News ID: 272295
Published: 0742 GMT August 01, 2020

Coronavirus leaves South American tourism operators in the lurch

Coronavirus leaves South American tourism operators in the lurch
The Villarrica Volcano is seen at night from Pucon town, Chile, on September 11, 2019.

In normal years, tourism in Chile's natural paradise, Pucon, is thriving. But with travel restrictions amid a pandemic, residents whose livelihood is dependent on tourism are suffering — with no clear end in sight.

Smoke rises from Villarrica, one of South America's most active volcanoes. Visitors to the city of Pucon are continually amazed at the sight. For residents, though, it is a perfectly normal sight. What is not normal for them is the emptiness of their city, which is usually one of Chile's most-visited locales and a popular stop for outdoorsy travelers, reported.

Here, in the summer season between December and April, there's nothing one can't do: Rafting, riding, mountain biking, kayaking, parasailing, and trekking tours to Villarrica and Quetrupillan, another nearby volcano. At the height of tourist season, the city is swarming with visitors — and workers from the tourism sector cashing in on them. Mid-March this year was the height of the tourism season — then the coronavirus pandemic took hold, and everything changed, cutting of all forms of income for many of Pucon's residents.

As a rafting guide, Ricardo Pinera earns his money in the summer. But this year he hadn't earned enough by the time the pandemic cut off his income. As of mid-March, his income stopped, and now his savings have run out. The 27-year-old has spent all his money on rent and food. Now, in the Chilean winter, he has no more money to buy firewood for the wood-burning stove that heats his apartment. He never thought that the pandemic would cause such a desperate situation. He cannot wait any longer for the financial help his government has promised to give to freelancers. And the city administration? "They do not take care of us enough. They know that tourism brings money. But they don’t seem to care about helping us tourist guides."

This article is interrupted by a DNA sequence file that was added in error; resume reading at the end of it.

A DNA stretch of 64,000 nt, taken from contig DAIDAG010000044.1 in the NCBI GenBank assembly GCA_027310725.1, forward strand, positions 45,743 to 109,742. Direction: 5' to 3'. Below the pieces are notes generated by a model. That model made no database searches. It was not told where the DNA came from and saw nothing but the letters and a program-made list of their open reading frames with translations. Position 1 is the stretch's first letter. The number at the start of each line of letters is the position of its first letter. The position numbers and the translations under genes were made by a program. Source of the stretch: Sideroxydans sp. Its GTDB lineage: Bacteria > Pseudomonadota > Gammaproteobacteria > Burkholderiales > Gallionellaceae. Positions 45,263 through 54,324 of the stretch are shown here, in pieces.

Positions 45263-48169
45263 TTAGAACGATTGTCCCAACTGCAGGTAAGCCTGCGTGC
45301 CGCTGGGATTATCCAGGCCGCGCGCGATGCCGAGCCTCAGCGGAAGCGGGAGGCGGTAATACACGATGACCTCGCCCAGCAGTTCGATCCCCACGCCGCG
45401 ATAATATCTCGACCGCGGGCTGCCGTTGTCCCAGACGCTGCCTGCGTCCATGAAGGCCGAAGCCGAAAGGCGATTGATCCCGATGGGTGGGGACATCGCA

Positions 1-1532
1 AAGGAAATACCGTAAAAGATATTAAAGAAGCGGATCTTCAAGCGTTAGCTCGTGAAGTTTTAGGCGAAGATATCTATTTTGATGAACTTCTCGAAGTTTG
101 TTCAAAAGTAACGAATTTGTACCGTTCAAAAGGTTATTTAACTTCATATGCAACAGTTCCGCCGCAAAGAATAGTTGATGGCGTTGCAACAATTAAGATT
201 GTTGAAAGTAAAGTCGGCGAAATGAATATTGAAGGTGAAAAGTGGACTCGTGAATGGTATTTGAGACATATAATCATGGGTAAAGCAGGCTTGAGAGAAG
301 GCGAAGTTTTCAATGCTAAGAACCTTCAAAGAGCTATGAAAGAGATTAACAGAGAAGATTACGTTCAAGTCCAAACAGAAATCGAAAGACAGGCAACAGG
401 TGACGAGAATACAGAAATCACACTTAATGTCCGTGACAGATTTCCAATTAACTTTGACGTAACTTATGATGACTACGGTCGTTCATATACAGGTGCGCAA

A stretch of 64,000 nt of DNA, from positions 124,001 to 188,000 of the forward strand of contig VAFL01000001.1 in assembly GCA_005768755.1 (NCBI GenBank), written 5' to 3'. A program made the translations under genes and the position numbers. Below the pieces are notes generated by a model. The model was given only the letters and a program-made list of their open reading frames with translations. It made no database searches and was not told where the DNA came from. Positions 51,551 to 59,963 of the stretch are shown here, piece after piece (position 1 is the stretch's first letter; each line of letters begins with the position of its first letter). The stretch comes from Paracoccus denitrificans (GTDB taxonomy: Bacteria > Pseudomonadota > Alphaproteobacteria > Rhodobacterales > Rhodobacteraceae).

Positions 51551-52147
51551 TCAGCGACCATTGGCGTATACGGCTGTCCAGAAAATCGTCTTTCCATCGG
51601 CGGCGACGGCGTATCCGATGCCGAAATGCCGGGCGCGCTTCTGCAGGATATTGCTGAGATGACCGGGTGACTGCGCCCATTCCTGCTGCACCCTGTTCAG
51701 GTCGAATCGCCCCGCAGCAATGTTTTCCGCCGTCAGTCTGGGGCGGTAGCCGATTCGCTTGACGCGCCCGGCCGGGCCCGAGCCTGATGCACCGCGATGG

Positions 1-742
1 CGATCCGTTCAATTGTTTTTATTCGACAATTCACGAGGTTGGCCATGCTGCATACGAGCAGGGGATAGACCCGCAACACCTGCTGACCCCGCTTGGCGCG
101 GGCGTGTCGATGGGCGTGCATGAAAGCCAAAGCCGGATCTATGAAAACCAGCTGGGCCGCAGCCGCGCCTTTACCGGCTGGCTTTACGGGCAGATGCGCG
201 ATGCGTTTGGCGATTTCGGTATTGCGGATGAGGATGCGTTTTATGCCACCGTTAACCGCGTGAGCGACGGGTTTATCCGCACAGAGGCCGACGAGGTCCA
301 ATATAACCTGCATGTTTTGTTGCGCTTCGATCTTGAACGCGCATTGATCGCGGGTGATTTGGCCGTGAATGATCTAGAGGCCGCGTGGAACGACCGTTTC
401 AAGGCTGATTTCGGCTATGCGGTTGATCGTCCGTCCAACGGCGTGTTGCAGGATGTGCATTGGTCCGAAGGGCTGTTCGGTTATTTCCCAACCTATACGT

Tourism is one of the main sources of income for the 14,000 residents of Pucon. The Villarrica looks out over the landscapes of the La Araucania region, speckled with deep green woods and cobalt blue lakes. In the summer it is a hiking paradise; in the colder months a winter sports paradise. But in the winter Pucon is less visited than in summer — though the volcanoes Villarrica and Quetrupillan are still a major draw for winter sports fans. In effect, tourism brings income into local coffers year-round. Some 300,000 visitors stream into the region annually.

This year, the ski center and national parks are closed. Only a few restaurants are open, and they are just offering take-away meals. The city's streets are abandoned. In recent years, some 15,000 to 40,000 visitors vacationed in La Araucania in July — with Pucon one of the most popular destinations. Currently, due to travel restrictions and quarantine measures, not even domestic visitors are coming — though they, along with Argentinian travelers, are usually some of the main visitors.

There are still a few locals holding out hope for a good summer. December to April is usually the high season, and record numbers of visitors were expected for this year — up to one million by around December 14 of this year. These projections were based on the upcoming total solar eclipse, which will be perfectly visible from the southern parts of South America. Pucon will be one of the best viewing locations in the world. 

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